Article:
LORD  BYRON  and  his  TIMES
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The Last Days of Lord Byron

Chapter I
Chapter II
Chapter III
Chapter IV
Chapter V
Chapter VI
Chapter VII
Chapter VIII
Chapter IX
Chapter X
Chapter XI
‣ Appendix
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“Lord Byron awoke in half an hour. I wished to go to him, but I had not the heart.
Mr. Parry went, and Byron knew him again, and squeezed his hand, and tried to
express his last wishes.”—Count Gamba’s Narrative.



Account of Men and Stores, &c. &c., sent for the Greek  Service, viz.
Artificers for on year.
No. of Men and Stores Probable Cost
  £ s. d.
Fire-master and constructor
1 250 0 0
1 250 0 0
Foreman of cartridge-makers
1 200 0 0
Founder and vice-man
1 105 0 0
1 105 0 0
1 105 0 0
Turner of wood and metal
1 105 0 0
Wheelwright and carriage maker
1 105 0 0
1 105 0 0
Artillery. These were given by Mr. Gordon.
Howitzer, brass, 4⅖ inch, with carriage and limber complete
Gun, ditto, long three-pounder, with carriage complete
Forge-cart. with tools complete
Munition, &c. for ten Mountain Guns.
Gunpowder, whole barrels of 100lbs. each, L.G, and S.G, Tower proof
61 220 0 0
20 12 0 0
Tubes (quill)
6,000 13 0 0
No. of Men and Stores Probable Cost
  £ s. d.
Slow match (lbs)
40 1 10 0
Cartridges(flanner serge)
4,000 30 0 0
Shot, round(three-pounder)
4,000 42 0 0
Bottoms of wood for three-pounder round
shot (strapped)
4,000 30 0 0
Pickers for vents
12 0 8 0
Spikes for ditto
20 0 15 0
Drills, new pattern, for ditto
2 0 10 0
2 1 10 0
20 0 5 0
Tube boxes with straps
12 2 0 0
1 2 0 0
Cartouches of leather
10 5 0 0
Measures, copper, for powder(8 oz.)
10 1 0 0
Aprons of lead
10 1 0 0
Tampions with collars
10 1 0 0
Punches for vents
20 1 0 0
Barrels, Budge
2 1 0 0
Head spong (spare)
40 5 0 0
Hammers claw
20 2 10 0
Powder horns, NP(with straps)
10 2 0 0
Tarpaulins, gun
10 10 0 0
Funnels, copper
10 1 0 0
Wheels, spare, for three-pounder mountain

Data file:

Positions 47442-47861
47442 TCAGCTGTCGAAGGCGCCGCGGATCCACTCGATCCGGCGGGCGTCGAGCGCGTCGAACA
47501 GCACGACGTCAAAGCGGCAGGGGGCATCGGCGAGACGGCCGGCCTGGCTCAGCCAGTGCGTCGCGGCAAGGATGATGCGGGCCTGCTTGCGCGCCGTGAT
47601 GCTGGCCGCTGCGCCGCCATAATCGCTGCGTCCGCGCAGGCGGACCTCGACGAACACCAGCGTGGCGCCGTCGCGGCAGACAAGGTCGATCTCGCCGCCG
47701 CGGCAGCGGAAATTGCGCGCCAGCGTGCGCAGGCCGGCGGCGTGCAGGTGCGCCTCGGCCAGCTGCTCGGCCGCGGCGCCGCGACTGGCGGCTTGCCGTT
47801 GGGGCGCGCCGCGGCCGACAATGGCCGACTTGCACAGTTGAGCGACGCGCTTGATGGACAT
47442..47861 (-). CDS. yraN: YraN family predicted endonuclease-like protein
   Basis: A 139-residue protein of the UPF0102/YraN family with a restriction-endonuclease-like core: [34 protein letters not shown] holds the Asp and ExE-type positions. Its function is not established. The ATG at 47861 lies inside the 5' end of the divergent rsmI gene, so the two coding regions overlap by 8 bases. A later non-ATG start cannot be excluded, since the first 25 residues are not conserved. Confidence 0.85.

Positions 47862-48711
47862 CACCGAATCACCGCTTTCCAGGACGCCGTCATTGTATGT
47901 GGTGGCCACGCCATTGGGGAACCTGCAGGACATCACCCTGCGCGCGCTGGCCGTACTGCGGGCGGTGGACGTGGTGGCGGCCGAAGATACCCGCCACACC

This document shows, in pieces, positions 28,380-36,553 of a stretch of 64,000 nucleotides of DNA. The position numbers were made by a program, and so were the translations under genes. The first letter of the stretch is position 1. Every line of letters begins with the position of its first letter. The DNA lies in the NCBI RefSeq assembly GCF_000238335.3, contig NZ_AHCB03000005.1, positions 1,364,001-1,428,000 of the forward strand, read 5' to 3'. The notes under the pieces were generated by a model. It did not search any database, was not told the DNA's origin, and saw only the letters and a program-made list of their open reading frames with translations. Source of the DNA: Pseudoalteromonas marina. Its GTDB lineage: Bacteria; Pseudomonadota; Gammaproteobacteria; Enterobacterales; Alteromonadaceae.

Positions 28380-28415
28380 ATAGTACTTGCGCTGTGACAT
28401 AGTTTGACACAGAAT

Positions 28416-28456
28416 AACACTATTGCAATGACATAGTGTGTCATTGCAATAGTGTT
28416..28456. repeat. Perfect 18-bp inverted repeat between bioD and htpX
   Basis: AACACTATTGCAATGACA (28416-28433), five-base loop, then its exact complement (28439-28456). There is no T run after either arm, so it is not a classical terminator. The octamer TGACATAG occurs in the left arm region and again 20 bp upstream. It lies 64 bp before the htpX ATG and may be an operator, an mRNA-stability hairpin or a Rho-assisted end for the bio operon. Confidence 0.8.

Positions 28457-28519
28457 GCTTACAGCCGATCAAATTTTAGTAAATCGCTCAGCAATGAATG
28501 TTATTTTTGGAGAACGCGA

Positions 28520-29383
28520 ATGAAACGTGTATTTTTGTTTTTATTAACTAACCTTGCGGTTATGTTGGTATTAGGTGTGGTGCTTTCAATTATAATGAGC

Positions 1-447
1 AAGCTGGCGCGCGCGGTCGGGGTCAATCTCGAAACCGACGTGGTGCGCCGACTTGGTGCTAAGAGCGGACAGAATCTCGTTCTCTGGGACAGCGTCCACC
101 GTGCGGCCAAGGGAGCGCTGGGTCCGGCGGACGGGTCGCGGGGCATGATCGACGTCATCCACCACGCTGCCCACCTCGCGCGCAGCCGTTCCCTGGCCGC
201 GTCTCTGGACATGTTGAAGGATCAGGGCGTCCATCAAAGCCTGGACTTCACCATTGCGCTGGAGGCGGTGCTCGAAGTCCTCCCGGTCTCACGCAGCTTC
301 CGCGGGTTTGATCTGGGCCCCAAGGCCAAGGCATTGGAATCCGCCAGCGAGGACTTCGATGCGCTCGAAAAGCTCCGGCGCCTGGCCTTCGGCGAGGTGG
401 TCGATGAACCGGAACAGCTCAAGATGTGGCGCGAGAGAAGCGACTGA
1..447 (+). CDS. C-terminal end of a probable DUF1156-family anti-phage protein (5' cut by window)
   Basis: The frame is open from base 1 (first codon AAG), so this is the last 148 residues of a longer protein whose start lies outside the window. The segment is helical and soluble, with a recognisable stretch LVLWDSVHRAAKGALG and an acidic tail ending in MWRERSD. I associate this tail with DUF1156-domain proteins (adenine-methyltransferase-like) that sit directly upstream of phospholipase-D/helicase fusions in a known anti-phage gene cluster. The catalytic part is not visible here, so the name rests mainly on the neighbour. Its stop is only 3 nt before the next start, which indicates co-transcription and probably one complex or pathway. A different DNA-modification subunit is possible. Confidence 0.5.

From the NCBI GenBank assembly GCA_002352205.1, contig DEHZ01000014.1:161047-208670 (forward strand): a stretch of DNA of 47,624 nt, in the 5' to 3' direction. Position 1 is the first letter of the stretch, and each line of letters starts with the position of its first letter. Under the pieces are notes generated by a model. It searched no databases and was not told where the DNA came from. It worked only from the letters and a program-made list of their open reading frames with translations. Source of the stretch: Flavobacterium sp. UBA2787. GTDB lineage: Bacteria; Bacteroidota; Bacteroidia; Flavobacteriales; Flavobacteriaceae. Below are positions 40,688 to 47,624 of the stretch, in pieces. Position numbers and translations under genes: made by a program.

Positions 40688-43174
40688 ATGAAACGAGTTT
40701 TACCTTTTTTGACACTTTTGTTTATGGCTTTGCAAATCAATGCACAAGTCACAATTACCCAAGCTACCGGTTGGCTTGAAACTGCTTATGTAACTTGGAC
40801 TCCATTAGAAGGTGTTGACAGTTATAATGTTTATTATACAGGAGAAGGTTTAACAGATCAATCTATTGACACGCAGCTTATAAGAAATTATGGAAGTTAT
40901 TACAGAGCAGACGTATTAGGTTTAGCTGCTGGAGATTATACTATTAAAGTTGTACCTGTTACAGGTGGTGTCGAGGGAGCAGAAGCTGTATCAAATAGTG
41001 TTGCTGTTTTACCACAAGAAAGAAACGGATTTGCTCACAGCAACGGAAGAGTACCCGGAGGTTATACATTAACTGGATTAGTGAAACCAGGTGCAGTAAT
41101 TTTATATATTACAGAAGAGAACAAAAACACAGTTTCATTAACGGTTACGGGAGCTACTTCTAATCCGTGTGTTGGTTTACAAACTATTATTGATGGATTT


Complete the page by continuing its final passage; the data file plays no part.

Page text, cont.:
guns (pairs)
6 36 0 0
Laboratory and Carriage Manufactory, &c. on a small scale.
Furnace, blast, with moulds for casting shot and shells, and every other article required for laboratory purposes
1 100 0 0
Lathe, common, with tools complete
1 100 0 0
Ditto ditto small ditto ditto
1 40 0 0
Forge, with tools complete
1 70 0 0
No. of Men and Stores Probable Cost
  £ s. d.
Smith’s bench, with vices and tools, complete
1 50 0 0
Copper-smith, and tinman’s forge, with tools, complete
1 50 0 0
Brass moulds for driving portfires, fuses, signal rockets, lead balls, and other laboratory purposes
0 70 0 0
Iron bar  Round (tons)
2 21 0 0
Flat (do.)
2 20 0 0
Ditto, plated sheet(do.)
2 32 0 0
CompositionSaltpetre, ground in barrels of
100lbs. each
8 30 0 0
Sulphur, ditto, ditto, ditto
4 12 0 0
Charcoal, ditto, ditto, ditto
6 14 0 0
10 12 0 0
10 10 0 0
Tallow, Russia(do.)
10 25 0 0
Spirits of wine(gal.)
20 10 0 0
Oil, sweet(do.)
10 6 0 0
Flannel serge(yds.)
200 13 0 0
PaperFine, for small arms cartridges(rms.)
40 23 0 0
Coarse, for packing(do.)
30 12 0 0
For cannon cartridge(do.)
30 30 0 0
Instruments, gauges, provette plates, and other articles too numerous to mention, but indispensably necessary for laboratory and artillery purposes
0 300 0 0
Tin sheet, and copper sheet, and other articles
0 100 0 0
Case-shot, musquet-ball, three-pounder, ready for immediate service
0 100 0 0
The whole expense of the articles, &c. might be somewhere about 3500l.
Articles of Agreement.—Viz.

1st.—I will engage to establish a laboratory, and instruct the Greeks in every part of that multifarious business.

2dly.—I will engage to construct a gunpowder manufactory, and carry it forward in all its branches, in the most economical manner.

3dly.—I will, if required, join the army and the navy, to act and to give every information in my power with respect to bringing into practice field and battering artillery, and the use of spherical case-shot rockets, and every other matter, as far as my practical knowledge extends.

4thly.—I will, if required, construct and fit fire-rockets and bomb-ships, gun-boats, and every other thing connected with a navy, as far as my knowledge extends.

Plan for repairing Fortifications of Missolonghi.
Missolonghi, 4-16 February 16th, 1824.